Most haematopoietic cells renew from adult haematopoietic stem cells (HSCs), however, macrophages in adult tissues can self-maintain independently of HSCs. Progenitors with macrophage potential in vitro have been described in the yolk sac before emergence of HSCs, and fetal macrophages can develop independently of Myb, a transcription factor required for HSC, and can persist in adult tissues. Nevertheless, the origin of adult macrophages and the qualitative and quantitative contributions of HSC and putative non-HSC-derived progenitors are still unclear. Here we show in mice that the vast majority of adult tissue-resident macrophages in liver (Kupffer cells), brain (microglia), epidermis (Langerhans cells) and lung (alveolar macrophages) originate from a Tie2<sup>+</sup> (also known as Tek) cellular pathway generating Csf1r<sup>+</sup> erythro-myeloid progenitors (EMPs) distinct from HSCs. EMPs develop in the yolk sac at embryonic day (E) 8.5, migrate and colonize the nascent fetal liver before E10.5, and give rise to fetal erythrocytes, macrophages, granulocytes and monocytes until at least E16.5. Subsequently, HSC-derived cells replace erythrocytes, granulocytes and monocytes. Kupffer cells, microglia and Langerhans cells are only marginally replaced in one-year-old mice, whereas alveolar macrophages may be progressively replaced in ageing mice. Our fate-mapping experiments identify, in the fetal liver, a sequence of yolk sac EMP-derived and HSC-derived haematopoiesis, and identify yolk sac EMPs as a common origin for tissue macrophages.

Gomez Perdiguero, E., Klapproth, K., Schulz, C., Busch, K., Azzoni, E., Crozet, L., et al. (2015). Tissue-resident macrophages originate from yolk-sac-derived erythro-myeloid progenitors. NATURE, 518(7540), 547-551 [10.1038/nature13989].

Tissue-resident macrophages originate from yolk-sac-derived erythro-myeloid progenitors

Azzoni, Emanuele
Membro del Collaboration Group
;
2015

Abstract

Most haematopoietic cells renew from adult haematopoietic stem cells (HSCs), however, macrophages in adult tissues can self-maintain independently of HSCs. Progenitors with macrophage potential in vitro have been described in the yolk sac before emergence of HSCs, and fetal macrophages can develop independently of Myb, a transcription factor required for HSC, and can persist in adult tissues. Nevertheless, the origin of adult macrophages and the qualitative and quantitative contributions of HSC and putative non-HSC-derived progenitors are still unclear. Here we show in mice that the vast majority of adult tissue-resident macrophages in liver (Kupffer cells), brain (microglia), epidermis (Langerhans cells) and lung (alveolar macrophages) originate from a Tie2+ (also known as Tek) cellular pathway generating Csf1r+ erythro-myeloid progenitors (EMPs) distinct from HSCs. EMPs develop in the yolk sac at embryonic day (E) 8.5, migrate and colonize the nascent fetal liver before E10.5, and give rise to fetal erythrocytes, macrophages, granulocytes and monocytes until at least E16.5. Subsequently, HSC-derived cells replace erythrocytes, granulocytes and monocytes. Kupffer cells, microglia and Langerhans cells are only marginally replaced in one-year-old mice, whereas alveolar macrophages may be progressively replaced in ageing mice. Our fate-mapping experiments identify, in the fetal liver, a sequence of yolk sac EMP-derived and HSC-derived haematopoiesis, and identify yolk sac EMPs as a common origin for tissue macrophages.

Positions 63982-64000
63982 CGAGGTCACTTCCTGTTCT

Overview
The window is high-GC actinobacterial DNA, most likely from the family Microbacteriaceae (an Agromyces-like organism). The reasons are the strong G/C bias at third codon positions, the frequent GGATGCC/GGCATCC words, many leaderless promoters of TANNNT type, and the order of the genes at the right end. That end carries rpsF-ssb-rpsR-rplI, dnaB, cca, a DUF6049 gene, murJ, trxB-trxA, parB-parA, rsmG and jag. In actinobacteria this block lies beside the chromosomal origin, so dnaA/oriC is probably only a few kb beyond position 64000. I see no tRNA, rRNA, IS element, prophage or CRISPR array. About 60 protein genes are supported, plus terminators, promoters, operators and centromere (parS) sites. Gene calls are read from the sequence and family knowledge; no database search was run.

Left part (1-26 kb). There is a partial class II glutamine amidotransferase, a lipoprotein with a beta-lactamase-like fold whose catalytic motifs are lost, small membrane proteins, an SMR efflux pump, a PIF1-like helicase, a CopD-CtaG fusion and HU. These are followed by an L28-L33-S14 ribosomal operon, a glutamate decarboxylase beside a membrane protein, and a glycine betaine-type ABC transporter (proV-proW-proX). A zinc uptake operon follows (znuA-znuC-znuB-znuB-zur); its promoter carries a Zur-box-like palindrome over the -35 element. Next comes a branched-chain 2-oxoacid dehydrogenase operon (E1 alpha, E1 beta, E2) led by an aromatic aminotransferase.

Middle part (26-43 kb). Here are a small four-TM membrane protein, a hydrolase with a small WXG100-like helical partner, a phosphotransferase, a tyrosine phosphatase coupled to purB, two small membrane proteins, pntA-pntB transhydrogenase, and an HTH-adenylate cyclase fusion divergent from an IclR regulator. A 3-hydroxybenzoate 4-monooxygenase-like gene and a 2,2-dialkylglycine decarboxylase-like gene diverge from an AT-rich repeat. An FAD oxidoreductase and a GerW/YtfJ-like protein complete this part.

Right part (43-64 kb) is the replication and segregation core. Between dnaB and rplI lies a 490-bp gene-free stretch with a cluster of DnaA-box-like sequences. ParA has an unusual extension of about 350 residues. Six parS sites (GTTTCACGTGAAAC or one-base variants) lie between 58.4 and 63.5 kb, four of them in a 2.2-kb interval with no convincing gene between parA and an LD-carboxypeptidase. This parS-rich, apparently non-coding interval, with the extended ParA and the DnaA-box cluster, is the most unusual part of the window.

Articolo in rivista - Articolo scientifico
Animals; Cell Proliferation; Cell Tracking; Erythrocytes; Female; Fetus; Granulocytes; Kupffer Cells; Langerhans Cells; Liver; Macrophages; Macrophages, Alveolar; Male; Mice; Microglia; Monocytes; Receptor, Macrophage Colony-Stimulating Factor; Receptor, TIE-2; Stem Cells; Yolk Sac; fms-Like Tyrosine Kinase 3; Cell Lineage; Hematopoiesis; Multidisciplinary
English
2015
518
7540
547
551
reserved
Gomez Perdiguero, E., Klapproth, K., Schulz, C., Busch, K., Azzoni, E., Crozet, L., et al. (2015). Tissue-resident macrophages originate from yolk-sac-derived erythro-myeloid progenitors. NATURE, 518(7540), 547-551 [10.1038/nature13989].
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Utilizza questo identificativo per citare o creare un link a questo documento: https://hdl.handle.net/10281/218614
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